WhereTraveler New York
“New” in New York
New York. The name says it all. Here, in the city that constantly reinvents and reimagines itself, you’ll find everything that is innovative, cutting-edge and on the cusp. When New York does something, the rest of the world sits up and takes notice.
The city that reinvents itself with every change of season embraces the latest in dining, shopping and the arts.
In ancient times, all roads led to Rome. In modern times, all roads lead to New York City. Every nation, race and culture finds a home here. And every cuisine, too.
New York is a city of cosmopolitan foodies who have traveled the world sampling the best—often under the most unusual circumstances, like at The Rock in Zanzibar, a restaurant literally on a rock in the Indian Ocean and only accessible by foot at low tide and by boat when the tide rises. New Yorkers have journeyed to remote Kitakyushu in Japan for a taste of Chef Takayoshi Watanabe’s showmanship at Teruzushi and to London to savor mixologist Ryan
Chetiyawardana’s artful cocktails at bar Lyaness. Well, this being New York, we have now brought these establishments to our shores. Rather, Mastercard has brought them to us.
Priceless in TriBeCa is the financial services corporation’s first flagship restaurant experience (restaurant.mastercard.com)—a culinary collective that hosts chefs and mixologists from around the world on a rotating basis. The Rock, Teruzushi and Lyaness are in residence through the end of January 2020, when three other global sensations will take their place and work magic of their own.
Priceless’ mission extends beyond recreating the food of the restaurants housed under its roof. Priceless offers experiential dining to the nth degree. Faraway restaurant interiors are faithfully replicated in New York, while soundscapes of the Indian Ocean, Chef Watanabe’s sword blades and the slow drip of ice cubes in a Lyaness highball glass immerse diners in an ambient, multisensory world, so authentic and all-encompassing that passionate local diners swear they are in Africa, Japan and the U.K.
Mastercard is not the only corporation to make its presence felt in New York’s restaurant scene. Intersect by Lexus in the Meatpacking District from the luxury car brand is arguably the city’s first lifestyle restaurant (www.intersect-nyc.com). Only no cars are either on display or for sale here; instead products are subtly installed and art is exhibited to create an aspirational environment in the multifloor industrial space. Similar to Priceless, Intersect by Lexus rotates its chefs, thereby assuring a new culinary experience every few months.
Rotation, as a trend, is not unique to New York restaurants. Pop-up shops—establishments that are here today and gone tomorrow—have helped redefine retail in New York. One such is Fattobene, which the MoMA Design Store is hosting in its SoHo location through Sept. 29 (www.store.moma.org). This is yet another example of how the world— in this case, Italy—is brought unfiltered to NYC. Fattobene (“well made” in translation), the brainchild of Anna Lagorio and Alex Carnevali, dedicates itself to promoting everyday Italian objects. Accessories for the home, as well as stationery and gifts, are all made in Italy and attest to that country’s renowned craftsmanship and timeless design.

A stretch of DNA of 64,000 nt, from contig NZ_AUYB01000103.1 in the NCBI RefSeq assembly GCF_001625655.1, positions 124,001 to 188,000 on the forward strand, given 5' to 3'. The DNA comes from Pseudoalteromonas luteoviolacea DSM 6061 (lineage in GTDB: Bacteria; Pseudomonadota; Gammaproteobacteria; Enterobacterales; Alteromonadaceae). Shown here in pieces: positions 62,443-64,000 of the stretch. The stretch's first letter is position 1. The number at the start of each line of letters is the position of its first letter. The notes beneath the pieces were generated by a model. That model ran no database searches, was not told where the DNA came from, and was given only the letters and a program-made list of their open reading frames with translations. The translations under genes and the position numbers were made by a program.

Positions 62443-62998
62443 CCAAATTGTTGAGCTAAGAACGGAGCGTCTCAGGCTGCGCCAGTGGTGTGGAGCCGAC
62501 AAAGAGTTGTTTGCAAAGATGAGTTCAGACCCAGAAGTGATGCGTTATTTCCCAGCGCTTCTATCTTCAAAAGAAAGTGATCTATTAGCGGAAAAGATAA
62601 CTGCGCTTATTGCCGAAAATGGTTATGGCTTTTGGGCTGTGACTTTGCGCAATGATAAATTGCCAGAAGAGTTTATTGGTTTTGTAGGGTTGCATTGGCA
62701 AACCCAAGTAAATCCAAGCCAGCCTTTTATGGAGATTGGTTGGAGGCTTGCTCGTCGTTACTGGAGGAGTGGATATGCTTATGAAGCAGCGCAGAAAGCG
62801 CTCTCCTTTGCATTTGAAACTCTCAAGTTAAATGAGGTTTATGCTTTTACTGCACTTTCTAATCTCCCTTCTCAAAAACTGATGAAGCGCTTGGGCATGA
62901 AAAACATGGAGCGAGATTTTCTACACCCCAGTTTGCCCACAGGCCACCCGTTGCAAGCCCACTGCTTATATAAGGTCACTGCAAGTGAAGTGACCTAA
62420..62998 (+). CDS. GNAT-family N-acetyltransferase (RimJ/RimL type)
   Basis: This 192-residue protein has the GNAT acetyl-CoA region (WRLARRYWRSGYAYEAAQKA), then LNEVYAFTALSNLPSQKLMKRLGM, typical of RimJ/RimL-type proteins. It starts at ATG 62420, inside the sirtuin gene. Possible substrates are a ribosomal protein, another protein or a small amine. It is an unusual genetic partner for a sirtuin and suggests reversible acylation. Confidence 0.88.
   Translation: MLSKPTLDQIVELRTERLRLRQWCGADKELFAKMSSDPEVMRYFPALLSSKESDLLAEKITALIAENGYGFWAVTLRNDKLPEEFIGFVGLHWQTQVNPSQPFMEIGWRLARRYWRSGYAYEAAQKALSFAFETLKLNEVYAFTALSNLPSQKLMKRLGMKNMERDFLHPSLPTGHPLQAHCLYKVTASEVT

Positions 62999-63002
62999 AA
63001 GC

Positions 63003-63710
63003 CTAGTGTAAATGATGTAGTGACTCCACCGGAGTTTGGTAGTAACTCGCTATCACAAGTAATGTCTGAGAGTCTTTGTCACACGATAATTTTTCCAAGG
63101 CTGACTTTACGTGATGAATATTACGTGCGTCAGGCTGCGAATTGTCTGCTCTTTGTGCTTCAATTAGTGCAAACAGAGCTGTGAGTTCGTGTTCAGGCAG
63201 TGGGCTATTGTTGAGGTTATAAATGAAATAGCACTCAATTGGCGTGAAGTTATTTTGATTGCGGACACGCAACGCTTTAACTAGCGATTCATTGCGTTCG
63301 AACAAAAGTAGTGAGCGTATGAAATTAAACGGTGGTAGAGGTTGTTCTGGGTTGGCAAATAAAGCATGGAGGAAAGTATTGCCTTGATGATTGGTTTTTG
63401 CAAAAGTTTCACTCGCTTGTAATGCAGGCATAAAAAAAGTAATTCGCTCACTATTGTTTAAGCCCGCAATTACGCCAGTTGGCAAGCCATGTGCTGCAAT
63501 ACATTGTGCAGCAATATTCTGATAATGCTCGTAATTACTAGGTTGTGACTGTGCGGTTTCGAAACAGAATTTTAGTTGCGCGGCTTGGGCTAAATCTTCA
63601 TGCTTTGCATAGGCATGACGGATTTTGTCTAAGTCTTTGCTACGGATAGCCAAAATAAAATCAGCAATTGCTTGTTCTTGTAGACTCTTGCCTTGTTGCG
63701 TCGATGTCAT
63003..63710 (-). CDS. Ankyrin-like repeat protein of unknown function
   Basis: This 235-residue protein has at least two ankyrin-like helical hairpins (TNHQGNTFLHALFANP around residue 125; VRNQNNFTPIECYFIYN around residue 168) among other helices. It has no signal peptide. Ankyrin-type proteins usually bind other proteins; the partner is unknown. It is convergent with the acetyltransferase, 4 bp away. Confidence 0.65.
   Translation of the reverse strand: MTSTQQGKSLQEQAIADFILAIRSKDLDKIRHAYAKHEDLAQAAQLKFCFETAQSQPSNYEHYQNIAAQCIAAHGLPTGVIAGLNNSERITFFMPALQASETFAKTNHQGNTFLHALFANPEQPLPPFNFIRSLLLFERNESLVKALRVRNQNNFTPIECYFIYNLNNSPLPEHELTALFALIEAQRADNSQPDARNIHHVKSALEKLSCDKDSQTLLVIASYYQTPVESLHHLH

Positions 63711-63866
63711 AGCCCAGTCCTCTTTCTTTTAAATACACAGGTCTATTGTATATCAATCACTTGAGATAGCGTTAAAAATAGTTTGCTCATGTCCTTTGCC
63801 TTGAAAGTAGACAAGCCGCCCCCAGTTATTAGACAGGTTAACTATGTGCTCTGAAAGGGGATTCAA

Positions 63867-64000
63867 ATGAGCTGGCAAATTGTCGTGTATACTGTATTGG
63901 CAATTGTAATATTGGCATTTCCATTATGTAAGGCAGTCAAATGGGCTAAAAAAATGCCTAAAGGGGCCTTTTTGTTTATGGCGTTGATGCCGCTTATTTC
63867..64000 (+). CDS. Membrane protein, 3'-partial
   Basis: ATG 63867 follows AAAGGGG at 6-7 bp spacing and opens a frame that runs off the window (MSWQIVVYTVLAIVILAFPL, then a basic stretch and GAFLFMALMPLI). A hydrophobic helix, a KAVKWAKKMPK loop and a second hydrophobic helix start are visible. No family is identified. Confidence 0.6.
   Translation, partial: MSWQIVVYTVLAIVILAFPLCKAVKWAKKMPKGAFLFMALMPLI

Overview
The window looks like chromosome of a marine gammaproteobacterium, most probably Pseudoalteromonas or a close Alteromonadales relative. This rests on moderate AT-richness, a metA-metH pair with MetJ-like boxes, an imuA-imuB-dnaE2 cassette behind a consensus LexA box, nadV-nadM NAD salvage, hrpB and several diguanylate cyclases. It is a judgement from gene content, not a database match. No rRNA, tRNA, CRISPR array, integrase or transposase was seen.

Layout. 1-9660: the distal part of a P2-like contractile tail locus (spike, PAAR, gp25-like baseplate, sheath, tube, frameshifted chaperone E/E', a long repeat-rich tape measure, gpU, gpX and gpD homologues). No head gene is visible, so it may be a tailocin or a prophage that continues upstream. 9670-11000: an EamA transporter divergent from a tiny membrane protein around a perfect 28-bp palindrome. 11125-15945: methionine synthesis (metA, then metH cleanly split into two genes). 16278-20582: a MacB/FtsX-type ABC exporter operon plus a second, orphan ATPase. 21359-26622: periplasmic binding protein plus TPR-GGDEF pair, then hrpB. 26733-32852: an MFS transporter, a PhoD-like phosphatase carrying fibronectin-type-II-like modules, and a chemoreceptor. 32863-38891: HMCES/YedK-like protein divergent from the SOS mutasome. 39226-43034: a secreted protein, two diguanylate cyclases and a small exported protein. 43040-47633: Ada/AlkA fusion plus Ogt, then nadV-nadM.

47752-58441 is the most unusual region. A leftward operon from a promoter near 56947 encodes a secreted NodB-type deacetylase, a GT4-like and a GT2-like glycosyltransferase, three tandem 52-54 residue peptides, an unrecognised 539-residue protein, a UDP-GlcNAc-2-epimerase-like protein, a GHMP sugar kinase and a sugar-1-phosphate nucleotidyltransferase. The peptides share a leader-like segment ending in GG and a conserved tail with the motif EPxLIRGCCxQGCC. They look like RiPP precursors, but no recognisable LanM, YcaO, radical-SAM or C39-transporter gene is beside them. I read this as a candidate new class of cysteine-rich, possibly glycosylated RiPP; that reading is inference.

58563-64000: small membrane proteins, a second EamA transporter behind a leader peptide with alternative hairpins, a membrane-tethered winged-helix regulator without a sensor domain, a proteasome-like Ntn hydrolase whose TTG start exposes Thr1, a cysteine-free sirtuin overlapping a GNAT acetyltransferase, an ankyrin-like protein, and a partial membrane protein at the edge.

Setting its sights on a permanent base in the metropolitan New York area is American Dream (www .americandream.com), located in East Rutherford, New Jersey, just seven miles west of Midtown Manhattan, and scheduled to open Oct. 25. Expectations are high for the shopping, dining, entertainment and fashion complex, which occupies 7 million square feet. All the buzzwords—experiential, immersive, entertaining, curated—apply. On the premises are an indoor Nickelodeon Universe Theme Park and DreamWorks Water Park, North America’s first indoor snow sports center, 18 holes of miniature golf, a Legoland Discovery Center—and that’s before you get to top-ticket outposts of Saks Fifth Avenue, Tiffany & Company and Dolce Gabbana. American Dream just might be the revolutionary and innovative destination that brick-and-mortar shopping has been searching for.
Certainly consumers are receptive and willing to go the distance when something new comes their way, like Empire Outlets (www.empireoutlets.nyc), NYC’s first outlet center, a scenic ferry ride away in Staten Island.
If retail recognizes the need for a makeover to combat the internet, long-standing New York attractions are also in the market for reinvention to keep themselves fresh and relevant. Last month, the Empire State Building (www.esbnyc.com), a dominant presence on the New York skyline since 1931, opened the second phase of its $165 million reimagined Observatory Experience. Visitors to the second-floor gallery now take a digitally enhanced journey through nine exhibits. Sure to please is the King Kong exhibit in which Kong’s fingers break through the walls of an upper-story office. Step into the giant ape’s hands as he climbs the tower, and you’ll feel his awesome strength. That’s immersive.
While the Museum of Modern Art (www.moma.org) gears up for its own reinvention and reopening in enhanced digs next month, the Solomon R. Guggenheim Museum (www.guggenheim.org) has been celebrating all year the 60th anniversary of its landmark Frank Lloyd Wright building. The Gugg has always been ahead of the curve—and interactive. Just take a walk up its spiral ramp. After 60 years, it’s still a trip. Truth is, not everything has to be brand-new to be of the moment in New York.